A truly spectacular road.
Simply a must-do!
If you are in Northern Italy then this roads a must!!! We did 16 Countries in 10 days and the Passo Stalvio was one of the hi-lights of the whole tour. Not to be missed!!!!!!
This one is quite a challenge with very narrow hairpins, particularly on a sportsbike with limited steering lock. But when you get to the top, specially coming from the Italian side, you get the sense youve conquered one of the most difficult passes of the Alps. Get one of the stickers sold in the shops, and put it on your bike so you can talk about it back home! :-D
An alive pass! Lots of bikes to view and bikers to chat if you can take your eyes out of the hairpins. Lots of traffic also. Too many bikers racing up and down. I added some photos also. Enjoy em ;)
The Stelvio pass is just insane, not a great ride, not a scratchers paradise in fact its actually hard work but well worth the ride. Unbelievable scenery, take your camera, go early and take your time its stunning.
Taking the route travelling from East to West we passed dozens of cyclists on the way up, commendable but mad... The road surface can be a bit iffy in places, but what a road. As you get up into the pass proper, the surroundings change from wooded slopes to open screes and fantastic views. The fact that you're repeatedly taking uphill hairpins allows you to fine tune your technique until what started out as a bit of a challenge soon begins to smooth out as you get into the rhythm of the ride.
By the time you arrive at the top you're ready for refreshment and to take a look at the views. As well as the aforementoned Wurst seller, there is a cafe with views down the pass and a museum with dozens of relics from the war when there was a military outpost at the top of the pass. The descent down into the western side is a different road from that on the east. The surface is in better condition and the road itself is wider allowing a smoother ride and the views across the corners are far better too. That is not to say that you don't need to be careful! As you drop down, the road goes through a number of narrow dark and wet tunnels which have the intersting feature of a 90 degree bend in them.... you have been warned!
This is a road that you have just got to ride.....
I dropped the bike on the first hairpin! Being harrassed by hundreds of cyclists coming down the hill as I was trying to go up, I moved into the side of the road and stalled the engine (the bike doesn't like altitude). Went to put my foot down but due to the camber I couldn't reach the floor! Over we went! Picked the bike up and carried on until it started peeing down. Then we were passed by 2 ambulances going up towards the top, so we gave up and headed back down again.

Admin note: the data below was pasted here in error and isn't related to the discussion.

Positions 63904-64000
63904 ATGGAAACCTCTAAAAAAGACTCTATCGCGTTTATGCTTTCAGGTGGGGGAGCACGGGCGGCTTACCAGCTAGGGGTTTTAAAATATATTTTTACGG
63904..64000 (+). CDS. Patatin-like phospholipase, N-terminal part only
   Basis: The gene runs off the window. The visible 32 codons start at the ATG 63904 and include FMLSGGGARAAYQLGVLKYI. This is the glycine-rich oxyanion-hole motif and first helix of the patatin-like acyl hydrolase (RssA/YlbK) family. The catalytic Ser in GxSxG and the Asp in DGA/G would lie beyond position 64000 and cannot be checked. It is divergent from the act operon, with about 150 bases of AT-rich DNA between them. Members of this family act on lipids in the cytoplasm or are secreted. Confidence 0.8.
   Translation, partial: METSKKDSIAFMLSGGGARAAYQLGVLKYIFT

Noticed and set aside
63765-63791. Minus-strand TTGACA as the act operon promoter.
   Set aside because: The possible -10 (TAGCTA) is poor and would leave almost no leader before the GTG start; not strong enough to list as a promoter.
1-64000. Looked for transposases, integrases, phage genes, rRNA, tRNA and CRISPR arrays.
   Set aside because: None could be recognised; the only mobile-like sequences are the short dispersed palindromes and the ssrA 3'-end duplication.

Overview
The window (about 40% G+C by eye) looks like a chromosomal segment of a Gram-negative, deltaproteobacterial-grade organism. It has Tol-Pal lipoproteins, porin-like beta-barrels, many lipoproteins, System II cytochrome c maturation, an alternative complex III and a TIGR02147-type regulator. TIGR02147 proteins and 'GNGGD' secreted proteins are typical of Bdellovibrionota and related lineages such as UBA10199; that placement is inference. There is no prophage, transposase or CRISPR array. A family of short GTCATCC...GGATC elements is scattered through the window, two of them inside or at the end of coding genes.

Never mind.... there's always next year!
You are likley to see anything and everything that has wheels at the top of Selvio. Last time I was there, the "Classic Alps Rally|" cars were arriving, with Bugattis, Invicticas, Jaguars etc. We were looking at three late-twenties Bently LeMans cars; about 5-6 million U.S.D. sitting there. Be sure and eat at the Wurst stand; the guy running it tries to guess your nationality, and adress you in the right language, plus the food is good. The weather can be anything from bright sunshine to high winds and rain. Watch the inside of the hairpins, where there is a real "hump" or ledge, and can catch you out when your'e leaned over (espically on a B.M.W. boxer). Whatever else you see in the Alps, go here; it is "The Mother of All Mountain Roads". (Another time, I'll give the route for the Umbrail Pass, on the west side of Stelvio).
Done this route this summer, also the Dolomites. Spectacular landscapes, but i was not very lucky, because i have done three mountain ports before Stelvio (started the day at Cortina d'Ampezzo)under heavy rain. But no problem, it's a route a "must do" for all people who like cornes and mountain landscapes.
The legendary Stelvio pass, an unbelievable selection of switchbacks on the Italian side of the Swiss border that has to be seen to be believed. It's almost always very busy and so is hard to get a clear run, but this is definitely a 'must do' for all bikers at least once.
From just below summit
Stelvio medio October 2009.....Cold!
Tryed to get over the stelvio mid October 2009, and almost made it, but it was solid ice at the very top, so I had to turn around, none the less, wonderfull trip though
East side of pass.